The Student News Site of Wofford College

Old Gold & Black

Old Gold & Black

Old Gold & Black

Every Dog Has…Every Day?

Illustration+by+Jonathan+Hall
Illustration by Jonathan Hall

Wofford faculty and students concerned by attention to canines

Written by D.O. Ghater

At Wofford, dogs are undeniably a part of the culture. Our mascot is a dog, we use dogs for therapy, and every year, students bring pictures of their pets for the annual Blessing of the Animals. However, are all of these just signs of an unhealthy obsession with our furry friends? Some members of the Wofford community think so.

“I remember walking down the hallway in Wightman one day,” said one RA, “and I saw the door open. I thought the person coming through was being nice and holding it for me, but then I saw that she was holding it open for her dog.”

Story continues below advertisement

One anonymous professor feels that students and faculty members’ love for dogs is toeing the line between affection and “a weird, unusual infatuation.” They mentioned students’ attention spans being shorter when dogs were on campus, and the professor also told of an instance in which one student held a stare out of a window in Main when they spotted a man walking his dogs. 

Some dogs, such as approved service dogs, are allowed to accompany students on campus, but there is a thorough process for getting these pets approved. Despite dogs’ competition with people for the affection of Wofford students, the policy for pets in residence halls remains the same: they are not allowed. Some students, however, take shortcuts and break the rules to not have to say goodbye to their most precious pals during the academic year.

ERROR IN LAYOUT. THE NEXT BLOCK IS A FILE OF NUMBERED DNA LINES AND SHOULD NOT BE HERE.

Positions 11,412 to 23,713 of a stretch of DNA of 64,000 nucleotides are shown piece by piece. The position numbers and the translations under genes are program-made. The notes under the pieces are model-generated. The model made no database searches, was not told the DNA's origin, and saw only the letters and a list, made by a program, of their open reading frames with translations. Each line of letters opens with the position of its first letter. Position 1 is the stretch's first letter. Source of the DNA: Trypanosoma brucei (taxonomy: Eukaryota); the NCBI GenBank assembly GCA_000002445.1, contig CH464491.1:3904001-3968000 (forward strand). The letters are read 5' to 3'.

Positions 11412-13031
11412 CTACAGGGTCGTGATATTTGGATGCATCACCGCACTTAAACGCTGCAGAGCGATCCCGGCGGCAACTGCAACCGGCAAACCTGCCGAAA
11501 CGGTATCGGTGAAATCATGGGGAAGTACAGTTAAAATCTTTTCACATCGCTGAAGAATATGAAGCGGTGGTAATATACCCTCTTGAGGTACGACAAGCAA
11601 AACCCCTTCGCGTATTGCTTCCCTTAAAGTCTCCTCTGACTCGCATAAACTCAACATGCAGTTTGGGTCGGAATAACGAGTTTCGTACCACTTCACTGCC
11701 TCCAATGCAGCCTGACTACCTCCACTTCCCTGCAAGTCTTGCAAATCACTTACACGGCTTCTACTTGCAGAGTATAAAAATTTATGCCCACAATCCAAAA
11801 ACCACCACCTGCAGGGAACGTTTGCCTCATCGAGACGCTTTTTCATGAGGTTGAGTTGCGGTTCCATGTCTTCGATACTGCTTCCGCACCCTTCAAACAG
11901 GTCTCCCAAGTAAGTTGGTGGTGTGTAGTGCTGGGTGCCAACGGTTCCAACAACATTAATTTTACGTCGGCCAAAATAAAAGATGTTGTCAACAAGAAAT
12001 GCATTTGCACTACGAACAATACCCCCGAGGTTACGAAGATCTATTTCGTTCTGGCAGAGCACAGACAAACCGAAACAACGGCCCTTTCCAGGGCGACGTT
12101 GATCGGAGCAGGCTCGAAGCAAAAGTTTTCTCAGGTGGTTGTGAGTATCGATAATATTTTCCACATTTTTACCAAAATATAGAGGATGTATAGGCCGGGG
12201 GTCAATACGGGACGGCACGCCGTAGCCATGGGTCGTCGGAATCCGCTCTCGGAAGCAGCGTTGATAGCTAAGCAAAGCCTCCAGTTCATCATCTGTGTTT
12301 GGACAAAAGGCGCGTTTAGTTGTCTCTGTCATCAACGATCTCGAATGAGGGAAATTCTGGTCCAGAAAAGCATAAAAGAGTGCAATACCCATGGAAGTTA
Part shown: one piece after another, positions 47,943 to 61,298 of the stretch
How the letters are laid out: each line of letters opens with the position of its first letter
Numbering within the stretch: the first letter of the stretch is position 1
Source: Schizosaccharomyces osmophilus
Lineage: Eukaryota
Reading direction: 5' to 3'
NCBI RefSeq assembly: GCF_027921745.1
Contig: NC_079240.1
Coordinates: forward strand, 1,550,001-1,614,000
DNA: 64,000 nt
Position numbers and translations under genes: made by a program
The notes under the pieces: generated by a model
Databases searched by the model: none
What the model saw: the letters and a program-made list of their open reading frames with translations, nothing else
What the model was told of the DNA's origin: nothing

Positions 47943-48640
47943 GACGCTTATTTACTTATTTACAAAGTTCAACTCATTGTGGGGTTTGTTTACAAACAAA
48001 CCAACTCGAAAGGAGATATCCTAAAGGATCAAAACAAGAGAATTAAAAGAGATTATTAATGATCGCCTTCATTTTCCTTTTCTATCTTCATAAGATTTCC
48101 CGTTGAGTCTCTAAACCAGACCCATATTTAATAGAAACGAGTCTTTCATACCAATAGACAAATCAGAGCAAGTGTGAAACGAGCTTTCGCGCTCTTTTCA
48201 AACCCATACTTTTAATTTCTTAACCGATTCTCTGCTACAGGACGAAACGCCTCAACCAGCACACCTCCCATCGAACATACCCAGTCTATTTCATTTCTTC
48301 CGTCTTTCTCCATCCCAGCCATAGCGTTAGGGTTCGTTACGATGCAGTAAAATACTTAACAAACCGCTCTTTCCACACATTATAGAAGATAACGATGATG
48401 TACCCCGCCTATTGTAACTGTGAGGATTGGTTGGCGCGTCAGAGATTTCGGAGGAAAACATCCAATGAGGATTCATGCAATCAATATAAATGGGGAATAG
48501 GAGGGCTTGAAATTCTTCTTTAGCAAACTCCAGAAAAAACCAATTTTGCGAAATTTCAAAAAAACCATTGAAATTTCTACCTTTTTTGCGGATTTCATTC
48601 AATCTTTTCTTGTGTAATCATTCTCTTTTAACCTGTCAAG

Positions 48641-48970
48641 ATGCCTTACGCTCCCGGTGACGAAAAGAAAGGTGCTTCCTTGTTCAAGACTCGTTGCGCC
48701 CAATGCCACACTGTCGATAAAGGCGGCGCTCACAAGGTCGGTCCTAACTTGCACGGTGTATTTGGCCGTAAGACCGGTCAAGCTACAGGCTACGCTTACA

“I knew a kid freshman year who brought his pug to Marsh,” said Jose Rhymer, ‘22. “He would’ve gotten away with it, but it ran into the RA when I opened the door on my way to breakfast.”

Therapy dogs have a good turnout every time they come around, but even when they’re not around, it seems as though any dog is a welcome addition to campus. To many students, saying anything negative about students’ love for dogs is blasphemous and not well-received.

“We can’t be friends if you don’t like dogs,” said Hanna Henderson, ’20. “I can’t be around people who don’t want to pet every dog they see.” 

Another student: “Dogs are better than people. Hands down. I would have three dogs as my roommates in Phase 5 if I could.”

Since students have moved off campus due to the unprecedented coronavirus break, their infatuation with dogs has been somewhat contained and relegated to their homes. Moving forward, however, as faculty’s concerns grow, the Wofford community may have yet another change looming.

Donate to Old Gold & Black
$0
$500
Contributed
Our Goal

Your donation will support the student journalists of Wofford College. Your contribution will allow us to purchase equipment and cover our annual website hosting costs.

More to Discover
Donate to Old Gold & Black
$0
$500
Contributed
Our Goal